Gardens on the Go - Organic Horticulture

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Growing Kale

Kale is one of the most worthwhile crops you can grow. It is easy, undemanding, tolerant of heat, drought, wet, cold, and poor soil. It can be eaten at the small leaf stage in salads, mid-size leaves are good steamed, and large leaves can be chopped and stir fried or put into stews. One especially good dish is lentil stew with leeks and kale. I eat the steamed flower buds which look like miniature heads of broccoli, and sprinkle the bright yellow flowers raw into salads. The seed pods are crunchy and tasty when young and I have even germinated kale seeds to eat as sprouts. Kale is one of the most nutritious vegetables you can grow. It contains iron, calcium, B vitamins, potassium, and a significant amount of vitamins C, A and K. It is full of organosulfur phytonutrients that recent research have shown to reduce the risk of cataracts, as well as cancers, especially colon and ovarian cancer.

I have planted kale in early spring, mid and late spring, and right up until late summer. In fact I don't plant kale anymore in my garden, I just let it self-seed. I have young kale seedlings coming up every time of the year except in the coldest part of winter. I generally have grown a very winter hardy kale called "Red Russian" which is by far my favorite, but have also grown another red kale called Ursa, and a green one called Siberian. These three all do very well for me on Vancouver Island, Canada. In even colder areas I suggest a more curly kale called Winterbor, and in areas where summers are extremely hot a new kale called Rainbow Lacinato is the slowest to bolt. Rainbow Lacinato is also the most colorful kale, with leaves of green, purple, and red. My kale is tender and sweet in all but the hottest months of the year. Although it is tastiest in cold weather after a light frost I have harvested kale even in mid-summer and by putting it in the freezer for a half hour or so it seems to lose some of it's strong summer flavor. After an extreme freeze I often lose a few leaves from my kale plants, but when the temperature warms up to anywhere above 0 the leaves start to regrow. In harsh winter areas I would try to overwinter fairly large plants, harvesting one or two large leaves at a time from under the snow.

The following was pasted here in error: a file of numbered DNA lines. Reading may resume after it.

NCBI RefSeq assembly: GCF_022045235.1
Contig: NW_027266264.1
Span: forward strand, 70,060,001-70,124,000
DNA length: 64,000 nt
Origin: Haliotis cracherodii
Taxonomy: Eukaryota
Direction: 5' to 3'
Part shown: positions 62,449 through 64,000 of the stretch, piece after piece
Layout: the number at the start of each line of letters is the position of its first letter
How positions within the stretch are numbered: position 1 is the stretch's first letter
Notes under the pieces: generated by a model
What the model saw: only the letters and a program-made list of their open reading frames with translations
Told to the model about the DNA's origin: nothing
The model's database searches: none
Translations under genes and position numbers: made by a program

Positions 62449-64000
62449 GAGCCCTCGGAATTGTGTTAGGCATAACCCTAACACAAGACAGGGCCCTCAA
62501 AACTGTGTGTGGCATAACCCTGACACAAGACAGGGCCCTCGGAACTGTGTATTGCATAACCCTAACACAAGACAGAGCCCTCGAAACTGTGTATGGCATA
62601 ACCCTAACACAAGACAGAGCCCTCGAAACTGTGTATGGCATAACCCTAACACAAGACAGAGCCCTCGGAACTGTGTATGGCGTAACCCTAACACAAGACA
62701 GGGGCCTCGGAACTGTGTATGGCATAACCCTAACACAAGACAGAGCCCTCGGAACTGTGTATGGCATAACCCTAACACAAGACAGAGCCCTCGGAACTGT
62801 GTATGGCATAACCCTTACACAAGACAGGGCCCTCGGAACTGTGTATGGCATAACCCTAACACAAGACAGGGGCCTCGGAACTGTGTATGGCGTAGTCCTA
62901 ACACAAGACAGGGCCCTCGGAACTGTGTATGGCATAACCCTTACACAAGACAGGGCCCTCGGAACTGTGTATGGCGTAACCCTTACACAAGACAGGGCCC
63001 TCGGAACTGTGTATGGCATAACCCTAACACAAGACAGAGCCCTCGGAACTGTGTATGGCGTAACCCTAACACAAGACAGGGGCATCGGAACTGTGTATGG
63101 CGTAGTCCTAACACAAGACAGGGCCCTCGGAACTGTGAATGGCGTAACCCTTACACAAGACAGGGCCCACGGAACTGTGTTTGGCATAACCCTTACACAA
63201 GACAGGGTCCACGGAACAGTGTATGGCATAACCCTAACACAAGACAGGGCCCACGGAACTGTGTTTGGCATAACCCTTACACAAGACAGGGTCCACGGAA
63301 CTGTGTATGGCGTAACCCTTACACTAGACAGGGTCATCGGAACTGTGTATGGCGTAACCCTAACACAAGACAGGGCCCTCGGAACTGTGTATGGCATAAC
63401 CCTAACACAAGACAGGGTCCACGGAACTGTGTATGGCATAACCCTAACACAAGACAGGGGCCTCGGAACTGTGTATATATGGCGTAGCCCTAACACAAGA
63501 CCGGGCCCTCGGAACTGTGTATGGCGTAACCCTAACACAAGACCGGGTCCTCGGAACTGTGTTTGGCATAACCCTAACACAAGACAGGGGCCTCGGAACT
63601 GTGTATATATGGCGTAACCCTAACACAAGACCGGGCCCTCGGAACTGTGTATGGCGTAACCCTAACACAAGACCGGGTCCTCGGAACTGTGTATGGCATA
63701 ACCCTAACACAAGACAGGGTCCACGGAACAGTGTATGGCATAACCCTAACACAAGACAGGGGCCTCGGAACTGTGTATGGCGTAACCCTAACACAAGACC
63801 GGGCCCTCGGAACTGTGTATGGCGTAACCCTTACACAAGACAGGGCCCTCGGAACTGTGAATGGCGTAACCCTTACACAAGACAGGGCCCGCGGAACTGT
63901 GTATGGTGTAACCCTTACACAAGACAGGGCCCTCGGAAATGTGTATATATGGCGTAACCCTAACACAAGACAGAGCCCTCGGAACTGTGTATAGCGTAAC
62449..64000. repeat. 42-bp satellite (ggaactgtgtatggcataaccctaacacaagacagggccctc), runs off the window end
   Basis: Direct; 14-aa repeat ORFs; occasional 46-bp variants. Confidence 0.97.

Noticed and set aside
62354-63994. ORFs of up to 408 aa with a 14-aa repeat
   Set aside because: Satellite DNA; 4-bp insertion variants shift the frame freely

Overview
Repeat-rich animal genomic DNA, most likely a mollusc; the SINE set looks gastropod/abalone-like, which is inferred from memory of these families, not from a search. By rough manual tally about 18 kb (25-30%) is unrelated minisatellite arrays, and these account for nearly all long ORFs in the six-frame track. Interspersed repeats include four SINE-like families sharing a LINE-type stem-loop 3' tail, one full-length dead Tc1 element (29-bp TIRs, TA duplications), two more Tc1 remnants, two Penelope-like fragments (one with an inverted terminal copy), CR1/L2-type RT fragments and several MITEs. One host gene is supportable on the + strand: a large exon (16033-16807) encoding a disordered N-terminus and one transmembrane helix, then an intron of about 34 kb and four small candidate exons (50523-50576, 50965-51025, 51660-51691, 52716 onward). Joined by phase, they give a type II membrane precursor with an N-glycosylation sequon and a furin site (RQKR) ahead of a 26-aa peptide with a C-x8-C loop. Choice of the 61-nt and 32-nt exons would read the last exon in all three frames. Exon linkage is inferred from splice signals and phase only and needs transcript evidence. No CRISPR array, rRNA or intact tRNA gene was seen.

Although kale will tolerate nearly any type of soil, for truly succulent plants try spreading a couple of inches of compost around the area you will be planting into. Many books specify a full sun location for kale, but I have found that mine does well protected from intense summer heat by the shade of a large ornamental plum tree. I merely scatter the seeds fairly thickly on the compost, then cover them lightly with more compost. When the seeds come up I begin to thin and use the thinnings to add flavor and nutrition to salads.

I keep thinning, and eating until the plants are about one foot apart. As the plants get bigger I begin to harvest a couple of lower leaves at a time. I leave the best plants alone to produce seeds. Usually my kale plants will not set flower until the following spring, but sometimes when the plants are under stress they will bolt to seed earlier. I find if the soil is extremely poor, if I have not kept up with the thinning, or if I have let the plants get way too dry it increases the risk of bolting. I generally eat the buds and flowers of any small plants along with the leaves, but larger plants I always leave alone so that they can continue to seed my garden. I often put additional compost around these larger mother plants, and sometime have to tie up the leaves a bit so that they don't take up quite as much space in the garden.

The varieties I grow are all open pollinated, not hybrids, so I can continue to select the best plants from each batch of kale to save for seed. Over the years I have selected the plants that have the best heat and cold tolerance, and my kale crop has improved every year. Homegrown kale bears little resemblance in taste or texture to store bought or restaurant kale served as a garnish. Kale does not keep well at all, even a short time between harvest and dinner can toughen and discolor it. If your only experience with kale has been purchased do yourself a favor and plant a pack of kale seeds this year. I can assure you that if you like eating greens at all that you are in for a real treat